A group of Blackfoot researchers have put together a website where people can view Blackfoot artifacts that were taken from Turtle Island and put in British museums, where they remain today.
The CBC reports that Blackfeet tribal historic preservation officer John Murray travelled to the U.K. with a group of Blackfoot elders and students from southern Alberta and Montana to see those artifacts in three British museums — the Museum of Archeology and Anthropology in Cambridge, and the British Museum and the Horniman Museum and Gardens, both in London.
“You could feel the energy. It was very touching for me,” Murray told the CBC. “In the Blackfoot worldview, or knowledge system, the spirit is always connected.
“That’s not unique to the Blackfeet. But we could feel that. We’ve talked about that — this particular energy that we were all able to experience.”
The Mootookakio’ssin website is the culmination of his work with Blackfoot advisors and elders from the Kainai, Siksika and Piikani First Nations in southern Alberta and the Amskapipiikani or Blackfeet Nation in Montana.
The interactive webpage allows users to engage with historic non-sacred Blackfoot belongings from the 19th and 20th centuries without having to travel across the pond.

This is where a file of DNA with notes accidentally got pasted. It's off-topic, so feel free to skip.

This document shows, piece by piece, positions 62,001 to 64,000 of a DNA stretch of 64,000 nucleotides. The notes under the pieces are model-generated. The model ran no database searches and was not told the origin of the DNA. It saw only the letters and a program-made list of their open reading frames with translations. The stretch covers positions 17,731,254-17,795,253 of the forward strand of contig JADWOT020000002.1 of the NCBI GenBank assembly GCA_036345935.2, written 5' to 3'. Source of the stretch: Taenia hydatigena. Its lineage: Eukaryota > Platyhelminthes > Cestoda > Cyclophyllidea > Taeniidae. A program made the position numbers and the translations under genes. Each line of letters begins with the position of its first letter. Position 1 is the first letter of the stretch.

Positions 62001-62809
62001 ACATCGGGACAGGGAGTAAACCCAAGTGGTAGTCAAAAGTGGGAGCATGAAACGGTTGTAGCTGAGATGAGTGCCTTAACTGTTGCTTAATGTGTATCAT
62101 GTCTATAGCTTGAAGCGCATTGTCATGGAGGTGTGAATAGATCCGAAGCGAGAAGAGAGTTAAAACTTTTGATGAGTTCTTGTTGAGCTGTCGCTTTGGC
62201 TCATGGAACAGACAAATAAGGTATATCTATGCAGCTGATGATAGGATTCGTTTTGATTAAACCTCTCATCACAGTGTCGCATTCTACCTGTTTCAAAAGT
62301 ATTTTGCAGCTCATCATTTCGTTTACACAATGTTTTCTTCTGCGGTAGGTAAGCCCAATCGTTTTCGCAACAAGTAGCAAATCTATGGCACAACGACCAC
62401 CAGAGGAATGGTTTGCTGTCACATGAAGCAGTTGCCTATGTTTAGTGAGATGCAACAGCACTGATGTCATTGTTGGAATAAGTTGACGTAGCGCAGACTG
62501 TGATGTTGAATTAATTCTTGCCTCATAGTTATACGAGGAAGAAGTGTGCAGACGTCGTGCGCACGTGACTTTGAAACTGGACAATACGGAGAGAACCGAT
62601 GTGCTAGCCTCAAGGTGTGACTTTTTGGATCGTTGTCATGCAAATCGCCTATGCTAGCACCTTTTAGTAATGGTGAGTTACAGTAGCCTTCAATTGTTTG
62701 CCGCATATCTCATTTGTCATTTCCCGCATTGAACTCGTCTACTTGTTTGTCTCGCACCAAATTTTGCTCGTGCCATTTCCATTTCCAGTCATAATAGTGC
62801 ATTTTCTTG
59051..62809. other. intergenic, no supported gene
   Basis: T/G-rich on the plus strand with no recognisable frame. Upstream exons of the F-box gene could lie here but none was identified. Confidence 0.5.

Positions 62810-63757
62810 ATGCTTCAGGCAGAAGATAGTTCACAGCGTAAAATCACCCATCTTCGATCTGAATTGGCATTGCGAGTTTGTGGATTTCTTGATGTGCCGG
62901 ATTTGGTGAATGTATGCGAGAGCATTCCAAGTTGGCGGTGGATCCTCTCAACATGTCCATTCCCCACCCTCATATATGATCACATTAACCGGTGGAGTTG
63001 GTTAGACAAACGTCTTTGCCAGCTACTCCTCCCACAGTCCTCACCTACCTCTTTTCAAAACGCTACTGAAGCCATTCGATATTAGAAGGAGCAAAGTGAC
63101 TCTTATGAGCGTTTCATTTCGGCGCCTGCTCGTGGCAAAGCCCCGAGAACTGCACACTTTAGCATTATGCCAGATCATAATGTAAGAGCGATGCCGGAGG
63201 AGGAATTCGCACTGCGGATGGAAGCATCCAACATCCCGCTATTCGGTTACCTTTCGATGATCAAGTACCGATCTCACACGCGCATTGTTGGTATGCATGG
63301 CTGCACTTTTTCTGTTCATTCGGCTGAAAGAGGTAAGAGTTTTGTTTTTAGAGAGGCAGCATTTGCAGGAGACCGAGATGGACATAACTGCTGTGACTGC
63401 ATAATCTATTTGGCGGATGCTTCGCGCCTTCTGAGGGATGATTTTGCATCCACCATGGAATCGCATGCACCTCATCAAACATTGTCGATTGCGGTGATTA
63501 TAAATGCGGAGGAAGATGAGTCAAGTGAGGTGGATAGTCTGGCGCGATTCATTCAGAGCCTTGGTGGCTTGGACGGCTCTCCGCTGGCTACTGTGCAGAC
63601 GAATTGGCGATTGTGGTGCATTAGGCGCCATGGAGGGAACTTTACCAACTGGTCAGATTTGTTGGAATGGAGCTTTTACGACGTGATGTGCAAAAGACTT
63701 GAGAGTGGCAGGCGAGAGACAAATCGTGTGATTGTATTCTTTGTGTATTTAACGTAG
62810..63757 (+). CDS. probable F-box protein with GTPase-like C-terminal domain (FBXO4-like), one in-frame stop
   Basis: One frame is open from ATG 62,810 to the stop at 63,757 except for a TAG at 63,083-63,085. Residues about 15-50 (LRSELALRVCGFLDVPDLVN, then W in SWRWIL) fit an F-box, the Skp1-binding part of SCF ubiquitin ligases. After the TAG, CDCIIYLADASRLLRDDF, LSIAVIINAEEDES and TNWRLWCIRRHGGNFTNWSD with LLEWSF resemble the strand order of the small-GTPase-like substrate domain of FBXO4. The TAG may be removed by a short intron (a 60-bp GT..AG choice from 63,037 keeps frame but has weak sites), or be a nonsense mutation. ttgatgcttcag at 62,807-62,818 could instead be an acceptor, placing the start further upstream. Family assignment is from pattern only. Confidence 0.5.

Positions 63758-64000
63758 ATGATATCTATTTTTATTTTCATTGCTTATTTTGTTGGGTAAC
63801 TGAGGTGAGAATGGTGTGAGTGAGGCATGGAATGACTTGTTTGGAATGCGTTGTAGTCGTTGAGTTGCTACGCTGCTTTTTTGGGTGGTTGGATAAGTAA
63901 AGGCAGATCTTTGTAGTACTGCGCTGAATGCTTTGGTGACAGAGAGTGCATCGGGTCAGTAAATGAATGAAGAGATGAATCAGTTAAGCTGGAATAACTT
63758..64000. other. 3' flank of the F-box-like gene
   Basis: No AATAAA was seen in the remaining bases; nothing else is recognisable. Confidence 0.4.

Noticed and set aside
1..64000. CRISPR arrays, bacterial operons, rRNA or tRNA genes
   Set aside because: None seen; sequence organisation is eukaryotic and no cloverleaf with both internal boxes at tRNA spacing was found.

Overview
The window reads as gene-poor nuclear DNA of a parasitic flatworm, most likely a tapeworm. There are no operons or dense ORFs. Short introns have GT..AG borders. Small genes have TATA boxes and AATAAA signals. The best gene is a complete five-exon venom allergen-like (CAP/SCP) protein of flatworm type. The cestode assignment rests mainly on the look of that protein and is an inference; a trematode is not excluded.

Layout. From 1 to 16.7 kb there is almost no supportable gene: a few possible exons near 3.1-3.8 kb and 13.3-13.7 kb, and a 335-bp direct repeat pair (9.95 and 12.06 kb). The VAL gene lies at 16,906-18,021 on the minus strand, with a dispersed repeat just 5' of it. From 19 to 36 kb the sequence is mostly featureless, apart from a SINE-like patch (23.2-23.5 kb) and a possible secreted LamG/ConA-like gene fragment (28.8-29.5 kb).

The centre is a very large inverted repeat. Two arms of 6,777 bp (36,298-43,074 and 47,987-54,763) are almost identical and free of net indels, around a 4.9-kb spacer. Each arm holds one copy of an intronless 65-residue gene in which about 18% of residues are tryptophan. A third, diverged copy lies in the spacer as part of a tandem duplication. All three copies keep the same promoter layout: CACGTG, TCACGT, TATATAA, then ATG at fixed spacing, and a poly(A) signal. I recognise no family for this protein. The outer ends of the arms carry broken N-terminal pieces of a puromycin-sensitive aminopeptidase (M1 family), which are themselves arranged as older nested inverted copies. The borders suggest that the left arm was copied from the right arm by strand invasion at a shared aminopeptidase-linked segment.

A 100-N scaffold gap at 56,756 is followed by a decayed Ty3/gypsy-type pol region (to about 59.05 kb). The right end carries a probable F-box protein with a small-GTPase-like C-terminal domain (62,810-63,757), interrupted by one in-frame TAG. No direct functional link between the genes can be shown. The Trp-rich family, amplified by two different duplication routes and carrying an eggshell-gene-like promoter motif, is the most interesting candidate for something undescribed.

The name Mootookakio’ssin, which translates to “distant awareness,” was conceived by Dr. Leroy Little Bear. The project is part of the Blackfoot Digital Library, meaning the copyright is held by the Blackfoot people.
The project involved undergraduate and graduate researchers from the University of Lethbridge and schools in the U.K., as well as the three aforementioned museums.
Melissa Shouting, a Kainai Nation member and graduate student at U of L, said the techniques used to make some of the items in the collection stood out to her as a Blackfoot artist.
“Once the team started working on the images and digitizing them and putting the images together so that we could see them in 3D, it was really amazing to see the detail that I couldn’t see when I had it in my hand,” Shouting told the CBC.
The level of detail is helpful for replicating items for use in daily activities and ceremonies, she added.
“It connects us to our ancestors,” Shouting said. “The stories that started to generate when we were talking about the items … we realized that we were deeply connected as a community.”
Some of the items in those museums belonged to Murray’s great-grandfather, Little Plume, a prominent Amskapipiikani chief.
In 1909, British ethnologist Alfred Cort Haddon, who had arrived in the area where Little Plume lived, wrote about the need to preserve Indigenous cultural artifacts before Indigenous people were wiped out by European settlement, which prompted these items to be taken from their owners and sent to England.
Murray said the items he helped catalogue are only the tip of the iceberg. He said their collection will grow as they’re able to access Blackfoot items in other European museums.
“This gets our [Blackfeet] back in touch with their own identity, their own self-worth,” he said. “I think it’s going to be well-received by the Blackfeet.”